The science here isn't really new. We're debating bringing out some software for mechanism design and synthesis. We are using really smart algorithms based on physics in the natural world. No magic, just brilliant use working with the existing laws of nature. One of our concerns is the potential for lawsuits by users of the software. We're not sure if we should share our algorithms openly or if we should seek to profit from them.
For example: Joe Cheap Carnival company invents a new wild ride using our awesome cool mechanism synthesis software. They have Podunk Assembly Company manufacture it with cheapest materials possible with really poor quality control. The ride goes up at a local carnival and oops it fails, and someone gets seriously hurt.
Here are my questions:
- If our software was used by Joe Cheap Carnival's design team to synthesize a mechanism used in the faulty carnival ride, and our software encompassed the use hidden and encoded algorithms, could we be held liable for the failure?
- If our software was absolutely open source (github), with all algorithms and logic flow in full public view, could we be sued? (Does this change the nature of "responsibility"? )
My questions relates to: Can the open source process be used as a legal protection against a potential lawsuit for a software company?
Update (post DaleM response):
I'm not sure I fully understand the "duty of care" description. We make software that tells engineers how machines move. Its a similar function to what you might read in an academic text, albeit in a much easier intuitive form to use. (Drag and drop is much easier than reading a chapter of text then doing mathematical problems, even though exactly the same concepts are being used.) The function of our code is to accurately represent the laws of physics. We don't tell somebody what to design, we tell them if you want this particular output, here are a variety of ways to achieve that output.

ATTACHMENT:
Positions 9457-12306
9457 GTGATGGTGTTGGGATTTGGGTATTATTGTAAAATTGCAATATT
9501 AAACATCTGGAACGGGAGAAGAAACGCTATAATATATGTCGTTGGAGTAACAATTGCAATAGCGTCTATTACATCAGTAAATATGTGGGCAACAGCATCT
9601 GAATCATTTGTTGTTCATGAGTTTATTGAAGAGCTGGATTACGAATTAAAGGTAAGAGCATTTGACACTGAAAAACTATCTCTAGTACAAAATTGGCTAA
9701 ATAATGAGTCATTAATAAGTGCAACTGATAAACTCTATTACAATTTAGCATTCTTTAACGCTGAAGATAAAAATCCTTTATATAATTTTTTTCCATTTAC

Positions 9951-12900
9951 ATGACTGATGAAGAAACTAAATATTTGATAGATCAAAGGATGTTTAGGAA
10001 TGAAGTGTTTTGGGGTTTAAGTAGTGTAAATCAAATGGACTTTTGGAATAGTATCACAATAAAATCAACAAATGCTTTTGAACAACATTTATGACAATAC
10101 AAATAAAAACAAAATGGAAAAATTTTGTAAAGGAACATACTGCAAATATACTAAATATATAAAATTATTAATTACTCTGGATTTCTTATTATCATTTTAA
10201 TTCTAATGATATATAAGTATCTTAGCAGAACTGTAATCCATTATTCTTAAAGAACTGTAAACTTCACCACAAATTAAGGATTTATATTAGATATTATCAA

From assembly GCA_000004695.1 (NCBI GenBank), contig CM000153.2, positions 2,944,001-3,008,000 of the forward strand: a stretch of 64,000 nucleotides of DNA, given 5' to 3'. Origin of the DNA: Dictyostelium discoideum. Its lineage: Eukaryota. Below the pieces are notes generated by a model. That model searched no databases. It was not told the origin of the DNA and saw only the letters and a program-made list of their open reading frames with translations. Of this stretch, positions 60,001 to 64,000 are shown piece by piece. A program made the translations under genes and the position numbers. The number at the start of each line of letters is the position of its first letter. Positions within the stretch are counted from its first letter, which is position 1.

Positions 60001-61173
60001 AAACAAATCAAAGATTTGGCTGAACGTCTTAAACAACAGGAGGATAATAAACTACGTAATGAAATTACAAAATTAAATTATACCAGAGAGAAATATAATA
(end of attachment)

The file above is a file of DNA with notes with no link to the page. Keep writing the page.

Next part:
Hmmm... Lets say someone wants to design a six bar mechanism to move an object in a 720 degree circle and deliver it as fast as possible we can help with that. Fancy Machine works uses that model to deliver bolts to an assembly line for rapid manufacturing. Max g forces observed on the bolt is 8 G's.
Joe's Cheap Carnival decides to use that exact same mechanism to create an exciting ride for its customers. Its ten times the scale of the bolt delivery machine, but its the same basic mechanism design. Again, Max g forces observed on the customer sitting in the ride is 8 G's.
Is our design unsafe? The bolts seem to get there just fine, people, no so much. We profess no responsibility (same as an academic text book author on mechanism design.) In fact that might be a better question. Have any academic folks been sued for academic publications providing "how-to" instructions?
If Joes Cheap Carnival team designs a unsafe ride with a mechanism design textbook as a reference, can the university who published that textbook be held liable?
Apologies if I'm not using the correct language in the legal arena. And many thanks to you for your responses.